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Halo 3 and The Art of Repetition
Posted by newsbot on February 06th 2008

Let’s take Halo 3, and, before I actually say anythingabout Halo 3,I should make a disclaimer digression. I had put up some articles aboutrepetition in games on my blog, and how I felt that repetition issometimes a good thing (more on that later), and may have implied thataspects of the Halo 3 campaign could have benefited from somemore repetition, and I ended up with some comments that went somethinglike this:“Variety is the spice of life. Games with repetition suck. Your gamewill suck and no one will play it.”Now, I think I’ve played through the Halo 3 campaign about halfa dozen times. I love the game—I even pre-ordered it. I enjoy fanboyspeculation about Halo’s association to Marathon.While this does not make me an expert in all things Halo, I think it atleast gives me license to critique and comment. So I say:fanboys,stand down!hat out of the way, the critique goes like this:imagine you areplaying through Halo 3for the first time. You play as the legendary saviour of humanity, whoplays it cool while expertly wielding a massive arsenal to mow downwave after wave of baddies. However you have a somewhat foggy idea ofwhere to go next, what a missile pod does, how all of those crazy newitems work, the feel of a Spartan laser, and so on. So here’s themismatch:in cut scenes, the Master Chief is extremely cool andconfident, but under the control of the first time gamer, the MasterChief is suddenly acting like some bewildered idiot, fumbling withbubble shields and flamethrowers.Games like Marathon and BioShock succeed instorytelling because the main character can be a bewildered idiot. In Marathon,you’re a space marine who lands on a colony ship with very little ideaof what’s going on, when suddenly aliens start attacking and AIs startfighting over you. BioShock is roughly the same story—you landon an underwater city, things start attacking you, and greater powersstart fighting over you via the radio. You’re a dummy with a big gun,and everyone knows and is willing to exploit this fact.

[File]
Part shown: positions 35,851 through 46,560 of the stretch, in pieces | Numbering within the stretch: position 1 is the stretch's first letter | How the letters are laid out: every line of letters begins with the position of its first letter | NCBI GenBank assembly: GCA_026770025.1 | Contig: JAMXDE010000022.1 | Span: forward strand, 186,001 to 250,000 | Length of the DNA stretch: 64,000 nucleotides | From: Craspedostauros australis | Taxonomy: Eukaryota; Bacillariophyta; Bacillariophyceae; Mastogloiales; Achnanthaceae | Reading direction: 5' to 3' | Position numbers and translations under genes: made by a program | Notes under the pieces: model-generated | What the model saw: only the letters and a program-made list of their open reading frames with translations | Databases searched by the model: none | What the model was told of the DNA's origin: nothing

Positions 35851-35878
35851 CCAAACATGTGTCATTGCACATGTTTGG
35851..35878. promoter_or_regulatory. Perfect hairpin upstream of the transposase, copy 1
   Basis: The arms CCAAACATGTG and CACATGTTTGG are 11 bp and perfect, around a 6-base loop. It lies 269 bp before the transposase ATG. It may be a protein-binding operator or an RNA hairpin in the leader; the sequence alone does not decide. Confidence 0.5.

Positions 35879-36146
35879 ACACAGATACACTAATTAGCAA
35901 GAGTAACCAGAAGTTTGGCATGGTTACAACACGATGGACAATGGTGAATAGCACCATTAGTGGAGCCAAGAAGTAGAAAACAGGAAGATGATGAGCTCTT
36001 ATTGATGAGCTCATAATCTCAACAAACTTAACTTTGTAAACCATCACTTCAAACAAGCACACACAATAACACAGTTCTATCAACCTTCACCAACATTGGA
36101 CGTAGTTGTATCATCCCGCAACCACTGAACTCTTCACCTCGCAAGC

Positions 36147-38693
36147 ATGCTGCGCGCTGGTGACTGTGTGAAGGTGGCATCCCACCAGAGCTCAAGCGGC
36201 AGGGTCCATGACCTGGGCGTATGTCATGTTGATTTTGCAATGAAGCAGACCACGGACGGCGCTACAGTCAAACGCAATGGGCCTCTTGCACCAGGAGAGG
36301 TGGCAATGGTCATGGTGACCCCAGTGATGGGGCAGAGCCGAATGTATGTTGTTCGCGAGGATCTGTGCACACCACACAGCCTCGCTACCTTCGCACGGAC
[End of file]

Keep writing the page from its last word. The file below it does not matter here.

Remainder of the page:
View article at bit-tech.net

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